Hong Kong’s young people need to understand their cultural heritage, history and that the treaty returning Hong Kong to Mainland China is an agreement between two sovereign states and its interpretation, implementation and development lies between these two states and not for Hong Kong to interpret, given that it was never a signatory but actually the object of such agreement.

Media literacy and higher education

Furthermore, it is not only the notion and importance of media literacy but the need for media literacy among students and the broader population that are highlighted by the ongoing protest.

Responsible reporting and posting on social media is increasingly becoming a necessity across the world and higher education institutions need to ensure students – the future leaders of society – are not only social media savvy but responsible and able to critically understand the difference between opinions, suggestions, assertions, facts and realities.

The traditional rules usually conformed to by traditional media do not apply to social media and the younger generation’s ability to differentiate reality, imagery and fantasy across the various social media platforms will shape the future of society and the world order.

In relation to higher education, it is no longer enough to just present a platform for discussion, but to ensure students are equipped with the right mindset, skills and competencies to critically analyse the massive information (and misinformation), opinion and agendas that form social media.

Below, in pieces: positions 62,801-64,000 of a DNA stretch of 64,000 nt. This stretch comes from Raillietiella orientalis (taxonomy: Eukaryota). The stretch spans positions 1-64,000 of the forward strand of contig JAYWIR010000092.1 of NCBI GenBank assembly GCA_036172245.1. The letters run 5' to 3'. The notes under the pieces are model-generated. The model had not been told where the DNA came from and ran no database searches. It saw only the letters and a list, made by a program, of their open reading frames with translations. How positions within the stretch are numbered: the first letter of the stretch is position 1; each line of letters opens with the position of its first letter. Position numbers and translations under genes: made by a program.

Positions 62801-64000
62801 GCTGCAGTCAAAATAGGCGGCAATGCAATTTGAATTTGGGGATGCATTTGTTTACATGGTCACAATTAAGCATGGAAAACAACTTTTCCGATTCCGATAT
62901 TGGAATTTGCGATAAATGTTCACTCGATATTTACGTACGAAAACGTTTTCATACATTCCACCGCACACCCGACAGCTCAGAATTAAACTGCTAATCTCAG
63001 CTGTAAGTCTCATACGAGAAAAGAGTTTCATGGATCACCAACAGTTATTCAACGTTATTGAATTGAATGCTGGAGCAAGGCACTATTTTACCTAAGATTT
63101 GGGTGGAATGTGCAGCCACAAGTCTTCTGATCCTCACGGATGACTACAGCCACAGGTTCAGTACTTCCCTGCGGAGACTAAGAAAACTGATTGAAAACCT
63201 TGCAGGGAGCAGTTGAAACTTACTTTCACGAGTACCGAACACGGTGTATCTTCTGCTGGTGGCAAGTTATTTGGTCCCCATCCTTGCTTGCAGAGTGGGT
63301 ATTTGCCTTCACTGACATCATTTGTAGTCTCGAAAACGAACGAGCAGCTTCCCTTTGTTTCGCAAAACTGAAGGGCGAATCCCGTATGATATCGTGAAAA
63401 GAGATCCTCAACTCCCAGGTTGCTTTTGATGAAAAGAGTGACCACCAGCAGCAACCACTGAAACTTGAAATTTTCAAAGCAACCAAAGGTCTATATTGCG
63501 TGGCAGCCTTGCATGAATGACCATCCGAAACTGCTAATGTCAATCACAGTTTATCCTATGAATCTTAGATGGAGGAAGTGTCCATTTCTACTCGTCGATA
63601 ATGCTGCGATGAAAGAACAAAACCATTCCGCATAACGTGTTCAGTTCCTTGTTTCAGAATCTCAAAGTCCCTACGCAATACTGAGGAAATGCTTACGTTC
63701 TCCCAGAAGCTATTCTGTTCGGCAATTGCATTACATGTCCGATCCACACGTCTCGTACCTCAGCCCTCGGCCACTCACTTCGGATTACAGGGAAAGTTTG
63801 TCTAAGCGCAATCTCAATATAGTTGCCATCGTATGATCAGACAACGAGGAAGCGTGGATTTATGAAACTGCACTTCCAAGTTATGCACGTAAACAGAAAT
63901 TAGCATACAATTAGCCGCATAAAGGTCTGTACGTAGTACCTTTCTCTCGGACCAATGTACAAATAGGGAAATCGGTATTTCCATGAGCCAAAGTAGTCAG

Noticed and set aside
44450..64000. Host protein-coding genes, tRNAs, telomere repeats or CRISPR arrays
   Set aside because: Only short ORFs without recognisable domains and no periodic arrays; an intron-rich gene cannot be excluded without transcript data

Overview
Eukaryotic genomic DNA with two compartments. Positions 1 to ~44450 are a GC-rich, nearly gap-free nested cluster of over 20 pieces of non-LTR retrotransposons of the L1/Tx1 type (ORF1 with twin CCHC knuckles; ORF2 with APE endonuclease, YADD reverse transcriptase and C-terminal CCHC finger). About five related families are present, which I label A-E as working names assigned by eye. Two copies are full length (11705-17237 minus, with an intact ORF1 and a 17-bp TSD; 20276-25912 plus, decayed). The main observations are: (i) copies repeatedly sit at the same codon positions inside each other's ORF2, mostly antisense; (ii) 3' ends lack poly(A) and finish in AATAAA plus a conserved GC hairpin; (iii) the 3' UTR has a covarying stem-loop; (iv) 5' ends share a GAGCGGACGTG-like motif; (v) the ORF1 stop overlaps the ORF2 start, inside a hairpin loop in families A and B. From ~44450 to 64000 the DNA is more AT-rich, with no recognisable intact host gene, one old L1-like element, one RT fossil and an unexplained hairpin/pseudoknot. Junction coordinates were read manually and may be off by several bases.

The need to incorporate a mandatory course on media literacy, as discussed with a professor from the University of Hong Kong just over a month ago, and ensuring non-biased and factual discussions about political, economic, social and cultural issues are framed within the realities of the world order and not within a microcosm of Hong Kong and Mainland China-Hong Kong relations.

As I have advocated peace-building as the fourth (and probably the core) of universities’ missions, I am deeply saddened by the ongoing protest in Hong Kong.

It has not only proven my personal observations of anti-China bias in the territory, but has highlighted Hong Kong higher education’s failure to inculcate among its students a critical understanding of the world order beyond that of its locality and its relationship with Mainland China.

Can we actually say they are going to be world citizens coming from a world city? Expressing one’s views without respect for those of others and without taking responsibility for one’s actions is not the Hong Kong I have lived in and knew.

Instead of celebrating such protests, Hong Kong higher education institutions need to look back and ask themselves a number of questions.

Are we doing the right thing? Did we equip our students with critical thinking skills and inculcate in them the sense of responsibility, respect and understanding required of a global citizen? And are we ensuring media literacy among our students in the growing and usually unregulated world of social media?

As such, I call on the higher education community in Hong Kong to reflect on their current and future role in developing media literate global citizens, not only for the sake of Hong Kong but for society in general.

* Dr Roger Chao Jr is a higher education specialist with UNESCO and holds a PhD from City University of Hong Kong. His research focuses on regionalism, higher education and comparative education.